Is Big Data & Hyper-Targeting the new Atomic Bomb of Politics?
A friend recently posted an article on Facebook that provides a possible insight on the recent shock vote on Brexit and the election of President Trump in the US.
It’s a fasicinating discussion on the use of hyper-targeting and extreme profiling to deliver highly-tailored messages to influence voters. You can read it here -
However I don’t think the ideas in the article are revolutionary, more they are evolutionary. I remember reading a few years back of a husband and wife marketing team who used to target each other with adverts on Facebook that narrowed the targeting criteria to the point where the adverts would only appear to one person (their spouse). There’s also a blog post here of someone targeting their roommate in much the same way. Admittedly these examples involved hand-crafted adverts with hyper-targeting, but it’s only a small step from there to auto-create highly-tailored, hyper-targeted adverts specifically for very precise groups that you could then use to influence voters.
Like I said evolution, not revolution.
What makes this different, and probably raises it’s effectiveness by orders of magnitude, is the ability we now have to profile people very precisely using big data, so we can deliver exactly the right message, at the right time, to them personally.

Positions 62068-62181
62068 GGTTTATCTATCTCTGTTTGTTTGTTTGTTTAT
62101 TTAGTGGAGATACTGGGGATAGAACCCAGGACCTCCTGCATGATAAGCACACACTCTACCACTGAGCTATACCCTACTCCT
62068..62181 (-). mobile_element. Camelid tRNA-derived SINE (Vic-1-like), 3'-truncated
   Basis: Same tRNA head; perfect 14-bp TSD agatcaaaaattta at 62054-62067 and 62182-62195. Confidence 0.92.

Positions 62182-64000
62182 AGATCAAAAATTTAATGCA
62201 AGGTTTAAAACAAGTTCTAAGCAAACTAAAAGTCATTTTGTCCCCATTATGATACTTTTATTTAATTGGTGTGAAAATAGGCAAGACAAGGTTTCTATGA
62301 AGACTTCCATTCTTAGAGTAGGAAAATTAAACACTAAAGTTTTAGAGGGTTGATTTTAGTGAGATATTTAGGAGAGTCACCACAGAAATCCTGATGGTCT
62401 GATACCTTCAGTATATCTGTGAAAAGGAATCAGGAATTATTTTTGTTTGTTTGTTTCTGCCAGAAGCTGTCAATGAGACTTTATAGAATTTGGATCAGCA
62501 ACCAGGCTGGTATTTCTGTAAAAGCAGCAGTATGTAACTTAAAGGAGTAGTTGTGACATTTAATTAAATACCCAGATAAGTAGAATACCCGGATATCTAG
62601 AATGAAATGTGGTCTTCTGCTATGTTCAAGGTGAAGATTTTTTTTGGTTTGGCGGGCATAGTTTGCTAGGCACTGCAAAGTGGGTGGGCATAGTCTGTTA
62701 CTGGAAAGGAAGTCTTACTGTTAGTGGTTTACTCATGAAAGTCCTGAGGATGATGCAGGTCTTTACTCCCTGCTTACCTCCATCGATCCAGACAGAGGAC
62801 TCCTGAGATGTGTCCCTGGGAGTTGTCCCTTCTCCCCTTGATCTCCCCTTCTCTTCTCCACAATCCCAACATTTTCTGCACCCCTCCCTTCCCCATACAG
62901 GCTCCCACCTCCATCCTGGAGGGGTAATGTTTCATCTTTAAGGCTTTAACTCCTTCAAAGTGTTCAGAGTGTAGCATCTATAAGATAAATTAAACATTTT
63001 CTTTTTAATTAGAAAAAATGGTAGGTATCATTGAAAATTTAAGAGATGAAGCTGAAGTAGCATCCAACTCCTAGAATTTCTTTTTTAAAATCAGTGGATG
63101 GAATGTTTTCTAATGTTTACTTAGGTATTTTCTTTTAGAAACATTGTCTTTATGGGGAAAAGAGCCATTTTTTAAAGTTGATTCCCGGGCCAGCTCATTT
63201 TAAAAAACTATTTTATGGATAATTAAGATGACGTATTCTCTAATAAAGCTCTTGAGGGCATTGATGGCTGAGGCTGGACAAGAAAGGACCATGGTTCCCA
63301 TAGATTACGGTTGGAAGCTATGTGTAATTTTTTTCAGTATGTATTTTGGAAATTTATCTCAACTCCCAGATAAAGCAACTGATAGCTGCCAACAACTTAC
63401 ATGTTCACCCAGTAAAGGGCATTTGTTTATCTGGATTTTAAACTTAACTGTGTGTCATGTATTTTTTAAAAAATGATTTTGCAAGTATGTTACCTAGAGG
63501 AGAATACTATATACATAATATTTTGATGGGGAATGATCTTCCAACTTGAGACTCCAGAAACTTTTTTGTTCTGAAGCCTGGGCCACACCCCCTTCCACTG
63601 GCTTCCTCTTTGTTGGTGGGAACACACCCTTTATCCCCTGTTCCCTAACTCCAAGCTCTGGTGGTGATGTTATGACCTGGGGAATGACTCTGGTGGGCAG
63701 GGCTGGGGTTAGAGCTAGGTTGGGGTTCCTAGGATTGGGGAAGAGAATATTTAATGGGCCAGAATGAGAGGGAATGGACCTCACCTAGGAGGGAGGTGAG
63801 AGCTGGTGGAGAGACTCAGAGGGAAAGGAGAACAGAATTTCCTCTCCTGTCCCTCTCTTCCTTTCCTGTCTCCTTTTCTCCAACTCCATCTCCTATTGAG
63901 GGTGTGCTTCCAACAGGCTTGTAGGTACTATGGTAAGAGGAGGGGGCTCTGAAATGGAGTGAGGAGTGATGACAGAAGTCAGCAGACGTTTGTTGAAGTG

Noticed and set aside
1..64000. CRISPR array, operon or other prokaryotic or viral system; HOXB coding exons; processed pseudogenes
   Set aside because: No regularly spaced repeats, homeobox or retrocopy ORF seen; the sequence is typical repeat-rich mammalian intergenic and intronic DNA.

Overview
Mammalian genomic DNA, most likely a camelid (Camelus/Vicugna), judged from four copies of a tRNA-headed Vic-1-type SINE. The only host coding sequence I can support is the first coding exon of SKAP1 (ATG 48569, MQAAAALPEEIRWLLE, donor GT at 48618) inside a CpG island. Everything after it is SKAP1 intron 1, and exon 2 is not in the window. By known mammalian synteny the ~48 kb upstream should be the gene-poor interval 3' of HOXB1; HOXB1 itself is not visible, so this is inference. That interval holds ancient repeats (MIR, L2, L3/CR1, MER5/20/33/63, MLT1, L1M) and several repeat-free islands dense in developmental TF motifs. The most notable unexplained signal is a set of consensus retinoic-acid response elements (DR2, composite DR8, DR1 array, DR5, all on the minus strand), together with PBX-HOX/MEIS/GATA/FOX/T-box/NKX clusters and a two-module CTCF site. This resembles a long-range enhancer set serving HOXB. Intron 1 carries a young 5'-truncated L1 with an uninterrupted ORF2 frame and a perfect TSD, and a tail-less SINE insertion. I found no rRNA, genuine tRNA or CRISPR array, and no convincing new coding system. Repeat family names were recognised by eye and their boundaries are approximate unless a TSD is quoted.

Is this new? No, politicians have always use PR and marketing to get themselves elected. This is simply the next step in the evolution of that marketing effect. What may shock people, is this is the first time that Big Data has been used to such devastating effect in a set of political elections to over turn an expected result. The UK was supposed to vote to remain in the EU, and Hillary Clinton was supposed to beat Donald Trump. Neither vote worked out as expected.
What happens now?
Anyway, the genie is now out of the bottle, and if this really was one of the influencing factors you can expect to see it being used widely from here on in.
As they say with great power comes great responsibility. How will people use this power, and how how will their opposition counter it? Time will tell.
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“The only thing that remains unsolved is the resolution of the problem” — Thomas Wells